The earliest known flower arranging dates back to ancient Egypt. Egyptians were decorating with flowers as early as 2,500 BCE. They regularly placed cut flowers in vases, and highly stylized arrangements were used during burials, for processions, and simply as table decorations. Illustrations of arranged flowers have been found on Egyptian carved stone reliefs and painted wall decorations.
Flowers were selected according to symbolic meaning, with emphasis on religious significance. The lotus flower or water lily, for example, was considered sacred to Isis and was often included in arrangements. Many other flowers have been found in the tombs of the ancient Egyptians, and garlands of flowers were worn by loved ones and left at the tombs.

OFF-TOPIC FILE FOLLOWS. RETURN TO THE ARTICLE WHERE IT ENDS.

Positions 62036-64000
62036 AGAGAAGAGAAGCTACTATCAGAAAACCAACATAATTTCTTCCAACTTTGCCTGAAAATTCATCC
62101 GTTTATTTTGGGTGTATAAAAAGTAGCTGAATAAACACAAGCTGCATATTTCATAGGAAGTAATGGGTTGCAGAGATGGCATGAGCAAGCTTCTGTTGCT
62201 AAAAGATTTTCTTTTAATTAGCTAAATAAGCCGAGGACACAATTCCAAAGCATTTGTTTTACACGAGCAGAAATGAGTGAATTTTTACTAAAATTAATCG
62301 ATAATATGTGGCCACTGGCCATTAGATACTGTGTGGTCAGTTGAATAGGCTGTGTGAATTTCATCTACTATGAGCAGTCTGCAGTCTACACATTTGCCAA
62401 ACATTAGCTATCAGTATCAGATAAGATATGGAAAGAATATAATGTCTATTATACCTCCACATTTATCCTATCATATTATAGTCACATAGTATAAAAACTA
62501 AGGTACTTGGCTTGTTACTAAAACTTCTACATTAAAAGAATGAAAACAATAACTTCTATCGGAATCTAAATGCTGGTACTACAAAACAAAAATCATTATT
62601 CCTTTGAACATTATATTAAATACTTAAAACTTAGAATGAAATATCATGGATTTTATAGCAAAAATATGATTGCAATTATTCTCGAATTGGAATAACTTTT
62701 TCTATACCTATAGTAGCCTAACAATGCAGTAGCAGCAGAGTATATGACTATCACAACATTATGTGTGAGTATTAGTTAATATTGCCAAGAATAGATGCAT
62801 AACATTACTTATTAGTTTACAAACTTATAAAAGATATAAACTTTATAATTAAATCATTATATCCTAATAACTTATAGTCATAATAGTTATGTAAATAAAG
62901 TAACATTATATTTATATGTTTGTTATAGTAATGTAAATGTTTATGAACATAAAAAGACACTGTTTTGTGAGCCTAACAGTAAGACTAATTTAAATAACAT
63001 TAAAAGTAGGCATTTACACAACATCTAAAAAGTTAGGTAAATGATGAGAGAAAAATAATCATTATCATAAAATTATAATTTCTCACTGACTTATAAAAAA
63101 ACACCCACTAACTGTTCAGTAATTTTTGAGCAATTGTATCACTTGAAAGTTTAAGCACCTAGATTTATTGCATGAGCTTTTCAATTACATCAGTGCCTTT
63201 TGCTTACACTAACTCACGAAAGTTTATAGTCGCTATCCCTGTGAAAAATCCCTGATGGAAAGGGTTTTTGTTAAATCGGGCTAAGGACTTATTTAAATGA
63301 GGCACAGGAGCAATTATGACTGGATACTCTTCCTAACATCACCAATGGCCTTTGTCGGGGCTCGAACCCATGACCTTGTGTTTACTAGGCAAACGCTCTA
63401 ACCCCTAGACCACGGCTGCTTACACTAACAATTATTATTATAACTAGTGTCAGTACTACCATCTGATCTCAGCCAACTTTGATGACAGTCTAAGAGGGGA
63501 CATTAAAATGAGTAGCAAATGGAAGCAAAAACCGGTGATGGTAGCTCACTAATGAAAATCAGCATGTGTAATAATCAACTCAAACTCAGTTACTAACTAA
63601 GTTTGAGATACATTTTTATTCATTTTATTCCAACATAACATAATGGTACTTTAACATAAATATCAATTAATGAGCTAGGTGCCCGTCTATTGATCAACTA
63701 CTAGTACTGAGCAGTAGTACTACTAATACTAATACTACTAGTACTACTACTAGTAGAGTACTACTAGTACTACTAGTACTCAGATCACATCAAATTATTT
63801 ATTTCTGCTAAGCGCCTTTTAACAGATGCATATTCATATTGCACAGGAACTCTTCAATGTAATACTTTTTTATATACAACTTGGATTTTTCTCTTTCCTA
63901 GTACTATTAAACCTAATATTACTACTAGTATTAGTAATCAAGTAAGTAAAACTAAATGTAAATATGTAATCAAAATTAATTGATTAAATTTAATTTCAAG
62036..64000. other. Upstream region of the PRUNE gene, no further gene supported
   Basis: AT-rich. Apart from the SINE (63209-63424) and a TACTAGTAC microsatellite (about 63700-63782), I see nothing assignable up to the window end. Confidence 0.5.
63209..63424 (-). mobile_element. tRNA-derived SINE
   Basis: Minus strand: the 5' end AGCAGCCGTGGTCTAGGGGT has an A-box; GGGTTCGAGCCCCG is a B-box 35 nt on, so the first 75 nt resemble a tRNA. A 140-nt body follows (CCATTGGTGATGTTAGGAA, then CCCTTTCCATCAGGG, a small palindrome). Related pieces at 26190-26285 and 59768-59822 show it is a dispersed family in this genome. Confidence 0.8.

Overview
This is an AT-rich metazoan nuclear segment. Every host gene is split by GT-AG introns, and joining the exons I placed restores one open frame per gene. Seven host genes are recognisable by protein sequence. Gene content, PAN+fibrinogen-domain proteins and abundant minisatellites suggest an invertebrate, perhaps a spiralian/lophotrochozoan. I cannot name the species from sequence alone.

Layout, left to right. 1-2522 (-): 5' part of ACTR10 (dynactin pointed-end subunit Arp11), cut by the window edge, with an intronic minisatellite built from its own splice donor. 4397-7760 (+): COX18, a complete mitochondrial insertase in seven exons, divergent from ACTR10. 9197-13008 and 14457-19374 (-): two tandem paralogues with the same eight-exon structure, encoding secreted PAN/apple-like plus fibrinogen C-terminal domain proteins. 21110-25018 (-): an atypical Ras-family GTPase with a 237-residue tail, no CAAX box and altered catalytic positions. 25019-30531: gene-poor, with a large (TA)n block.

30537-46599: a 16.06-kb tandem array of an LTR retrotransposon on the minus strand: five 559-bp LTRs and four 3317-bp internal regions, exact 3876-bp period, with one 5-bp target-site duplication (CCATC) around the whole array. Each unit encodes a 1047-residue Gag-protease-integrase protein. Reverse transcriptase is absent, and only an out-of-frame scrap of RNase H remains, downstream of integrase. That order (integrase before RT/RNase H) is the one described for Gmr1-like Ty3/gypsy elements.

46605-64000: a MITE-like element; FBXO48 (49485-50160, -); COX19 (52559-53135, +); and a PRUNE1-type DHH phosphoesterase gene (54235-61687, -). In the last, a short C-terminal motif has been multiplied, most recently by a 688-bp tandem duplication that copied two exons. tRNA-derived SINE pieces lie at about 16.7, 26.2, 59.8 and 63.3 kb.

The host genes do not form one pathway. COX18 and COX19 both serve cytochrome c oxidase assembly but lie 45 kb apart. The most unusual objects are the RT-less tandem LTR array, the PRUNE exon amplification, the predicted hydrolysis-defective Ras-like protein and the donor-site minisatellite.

Flower arranging arrived in Europe around 1000 CE, and was particularly popular in churches and monasteries where flowers and plants were used for food as well as for decoration. As crusaders came back from the MIddle East, they brought with them new and interesting plants. As a result, European countries began experimenting with plants that were previously unknown to them.